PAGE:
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The Georgia Teaching and Certification Resource

There are several routes aspiring teachers can follow to obtain Georgia teacher certification. The Georgia Professional Standards Commission (GaPSC) oversees the certification process, which is explained in detail on this page.

How to Become a Teacher in Georgia

Georgia recently redesigned its certification requirements. If you began a teacher preparation program prior to 2015, you should check with your program to verify how the new requirements may impact your certification plan. For those beginning a teacher preparation program after 2015, the first step in the process to certification is to complete a teacher preparation program that has been approved by the Georgia Professional Standards Commission (GaPSC).

An alternative route to teacher certification in Georgia is an option for those who already hold a bachelor’s or master’s degree who have not completed a teacher preparation program, especially for candidates who are looking to teach subjects considered “high need” areas.

The new, four-tier certification process for beginning teachers in Georgia includes a Pre-Service certification, which is required for candidates to complete the mandatory student teaching assignment. Candidates who successfully complete a bachelor’s degree, a teacher preparation program, and the Pre-Service requirements will be eligible for an Induction certificate for beginning teachers.

After three years of successful teaching, candidates will become eligible to meet the standards for a Professional teaching certificate. After five years, highly qualified teachers who earn National Board for Professional Teaching Standards (NBPTS) certification or an advanced degree and who have high performance ratings in the classroom may be eligible for the highest level of teacher certification in Georgia, Advanced/Lead Professional.

Quick Guide

Finding Approved Teacher Education Programs in Georgia

Projected Job Growth

18.3%

Growth in Teaching Jobs in GA through 20242

The first and most important step to becoming a teacher in Georgia is the completion of an approved Georgia teacher preparation program. To be considered for certification, the program a candidate attends must be approved by the Georgia Professional Standards Commission (GaPSC) as well as accredited by the regional accreditation body that serves Georgia, the Southern Association of Colleges and Schools (SACS). You can find a list of approved programs through the GaPSC website.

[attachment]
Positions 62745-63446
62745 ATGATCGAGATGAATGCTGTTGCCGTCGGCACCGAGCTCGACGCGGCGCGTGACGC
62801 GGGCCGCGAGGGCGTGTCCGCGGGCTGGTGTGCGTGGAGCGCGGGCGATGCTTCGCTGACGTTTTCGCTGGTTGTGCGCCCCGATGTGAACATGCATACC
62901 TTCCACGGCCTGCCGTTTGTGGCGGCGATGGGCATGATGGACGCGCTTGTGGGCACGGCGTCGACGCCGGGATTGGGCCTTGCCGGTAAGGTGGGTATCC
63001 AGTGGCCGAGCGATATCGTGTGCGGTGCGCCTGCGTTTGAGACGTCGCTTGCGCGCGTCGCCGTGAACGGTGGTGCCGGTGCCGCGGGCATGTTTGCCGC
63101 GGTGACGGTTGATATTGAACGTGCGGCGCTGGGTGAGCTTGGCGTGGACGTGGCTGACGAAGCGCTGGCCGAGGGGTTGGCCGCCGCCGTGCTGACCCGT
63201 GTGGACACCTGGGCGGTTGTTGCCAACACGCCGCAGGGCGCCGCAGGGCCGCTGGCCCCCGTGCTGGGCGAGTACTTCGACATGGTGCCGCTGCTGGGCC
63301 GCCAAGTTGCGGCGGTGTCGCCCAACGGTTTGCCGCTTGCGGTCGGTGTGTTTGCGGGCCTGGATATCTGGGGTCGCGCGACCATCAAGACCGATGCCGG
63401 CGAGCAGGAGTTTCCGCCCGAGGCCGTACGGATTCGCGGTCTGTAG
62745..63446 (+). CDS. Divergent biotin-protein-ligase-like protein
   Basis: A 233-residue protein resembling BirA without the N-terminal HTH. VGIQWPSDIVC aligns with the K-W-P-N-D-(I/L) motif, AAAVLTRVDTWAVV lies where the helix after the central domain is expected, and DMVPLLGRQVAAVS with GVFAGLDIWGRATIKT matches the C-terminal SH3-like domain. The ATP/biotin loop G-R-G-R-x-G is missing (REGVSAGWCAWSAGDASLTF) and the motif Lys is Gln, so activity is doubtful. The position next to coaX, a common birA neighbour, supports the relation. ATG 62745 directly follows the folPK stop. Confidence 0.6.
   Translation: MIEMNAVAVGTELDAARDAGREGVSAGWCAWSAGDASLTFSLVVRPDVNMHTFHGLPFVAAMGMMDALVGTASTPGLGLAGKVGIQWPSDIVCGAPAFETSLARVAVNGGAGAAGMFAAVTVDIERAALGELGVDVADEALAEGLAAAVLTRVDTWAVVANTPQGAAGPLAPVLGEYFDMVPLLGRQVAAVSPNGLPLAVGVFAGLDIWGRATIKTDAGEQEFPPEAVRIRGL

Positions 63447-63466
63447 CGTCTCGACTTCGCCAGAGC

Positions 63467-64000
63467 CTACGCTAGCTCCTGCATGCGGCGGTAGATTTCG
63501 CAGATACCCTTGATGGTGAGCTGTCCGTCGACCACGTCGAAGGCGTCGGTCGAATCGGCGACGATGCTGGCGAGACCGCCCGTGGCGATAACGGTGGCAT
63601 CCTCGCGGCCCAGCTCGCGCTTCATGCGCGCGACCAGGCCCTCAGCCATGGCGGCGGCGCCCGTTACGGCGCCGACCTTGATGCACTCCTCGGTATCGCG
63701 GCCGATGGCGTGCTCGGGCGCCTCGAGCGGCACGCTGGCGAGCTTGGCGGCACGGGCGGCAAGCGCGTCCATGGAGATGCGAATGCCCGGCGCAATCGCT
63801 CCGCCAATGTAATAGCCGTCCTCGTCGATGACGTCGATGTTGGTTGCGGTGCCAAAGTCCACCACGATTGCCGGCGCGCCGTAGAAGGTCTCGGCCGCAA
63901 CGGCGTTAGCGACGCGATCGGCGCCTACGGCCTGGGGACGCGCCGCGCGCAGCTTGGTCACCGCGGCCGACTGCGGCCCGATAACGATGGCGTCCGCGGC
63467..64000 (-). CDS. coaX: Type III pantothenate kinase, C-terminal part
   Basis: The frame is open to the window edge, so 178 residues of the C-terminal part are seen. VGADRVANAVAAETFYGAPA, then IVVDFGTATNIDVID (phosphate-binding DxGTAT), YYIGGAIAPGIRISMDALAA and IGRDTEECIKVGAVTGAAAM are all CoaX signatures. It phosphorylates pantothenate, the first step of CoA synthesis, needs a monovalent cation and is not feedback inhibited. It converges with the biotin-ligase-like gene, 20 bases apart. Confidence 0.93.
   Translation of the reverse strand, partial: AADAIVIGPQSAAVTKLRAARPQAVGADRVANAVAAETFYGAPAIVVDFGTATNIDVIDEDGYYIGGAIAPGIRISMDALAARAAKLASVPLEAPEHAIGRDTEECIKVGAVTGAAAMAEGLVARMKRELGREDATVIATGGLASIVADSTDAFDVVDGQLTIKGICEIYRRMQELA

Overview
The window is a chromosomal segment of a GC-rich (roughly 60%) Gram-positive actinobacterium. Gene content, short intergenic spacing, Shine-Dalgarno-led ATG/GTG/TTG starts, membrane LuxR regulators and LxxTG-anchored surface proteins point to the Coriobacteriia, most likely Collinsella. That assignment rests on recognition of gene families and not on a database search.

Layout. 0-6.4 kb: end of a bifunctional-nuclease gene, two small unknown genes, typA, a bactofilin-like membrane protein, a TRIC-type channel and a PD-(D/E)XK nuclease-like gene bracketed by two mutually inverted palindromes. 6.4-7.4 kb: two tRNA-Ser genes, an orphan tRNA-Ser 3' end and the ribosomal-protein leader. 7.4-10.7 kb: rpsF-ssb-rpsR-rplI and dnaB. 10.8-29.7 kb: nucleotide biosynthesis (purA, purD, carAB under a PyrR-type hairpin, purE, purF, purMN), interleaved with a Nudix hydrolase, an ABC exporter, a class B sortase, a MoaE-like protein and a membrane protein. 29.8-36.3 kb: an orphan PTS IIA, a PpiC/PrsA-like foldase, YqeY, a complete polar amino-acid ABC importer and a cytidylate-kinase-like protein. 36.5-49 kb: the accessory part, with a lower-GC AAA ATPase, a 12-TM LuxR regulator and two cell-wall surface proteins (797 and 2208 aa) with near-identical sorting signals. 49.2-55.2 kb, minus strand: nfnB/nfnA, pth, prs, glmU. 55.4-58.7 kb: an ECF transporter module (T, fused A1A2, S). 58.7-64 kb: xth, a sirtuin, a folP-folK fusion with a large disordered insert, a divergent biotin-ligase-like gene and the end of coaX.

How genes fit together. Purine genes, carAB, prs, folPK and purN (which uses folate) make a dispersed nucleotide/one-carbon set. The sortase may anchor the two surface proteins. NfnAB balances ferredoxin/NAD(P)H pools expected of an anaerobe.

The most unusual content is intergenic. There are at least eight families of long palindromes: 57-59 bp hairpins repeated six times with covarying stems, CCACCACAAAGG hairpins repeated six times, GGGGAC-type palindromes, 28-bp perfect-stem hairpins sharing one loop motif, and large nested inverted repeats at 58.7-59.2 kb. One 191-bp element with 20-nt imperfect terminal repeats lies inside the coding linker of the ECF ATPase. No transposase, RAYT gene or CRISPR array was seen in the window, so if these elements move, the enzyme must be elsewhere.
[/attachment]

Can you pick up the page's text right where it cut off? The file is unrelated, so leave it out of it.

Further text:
The GaPSC may also evaluate and accept out-of-state teacher preparation programs, provided that the program holds regional accreditation from the appropriate accrediting body. If a school does not hold these accreditations, graduates will not be considered eligible for educator licensure.

Additionally, schools that offer Georgia teacher preparation programs may be accredited by the Council for Accreditation of Educator Preparation (CAEP). CAEP is a nationally recognized agency that is the result of the consolidation of the National Council for Accreditation of Teacher Education (NCATE) and the Teacher Education Accreditation Council (TEAC). Although this is not mandatory, CAEP accreditation is seen as a distinguished standard of teaching excellence in the educational field.

See our list of CAEP accredited schools in Georgia.

Georgia Teacher Outlook
Through 2024, the Georgia Department of Workforce Statistics & Economic Research estimates that there will be 850 average annual job openings for elementary school teachers and 420 average annual job openings for middle school teachers in the state.3 The US Bureau of Labor Statistics estimates that there are 99,570 elementary, middle, and secondary school teachers in the state.4 Excluding special education, in Georgia the average annual salary for elementary school teachers is $53,610, for middle school teachers $54,390, and for secondary school teachers $55,460.4 Visit the Georgia Association of Educators for more information on teaching opportunities and policy in the state.

Georgia Teacher Education Requirements

Individuals seeking teaching certification in Georgia through the traditional route must attend an accredited teacher preparation program approved by the state and complete a bachelor’s degree or higher in the subject they wish to teach. This route leads to what Georgia refers to as an Induction certificate. Georgia, like most US states, has specific requirements that must be completed before a teacher can obtain certification. These requirements are incorporated into the required teacher preparation programs.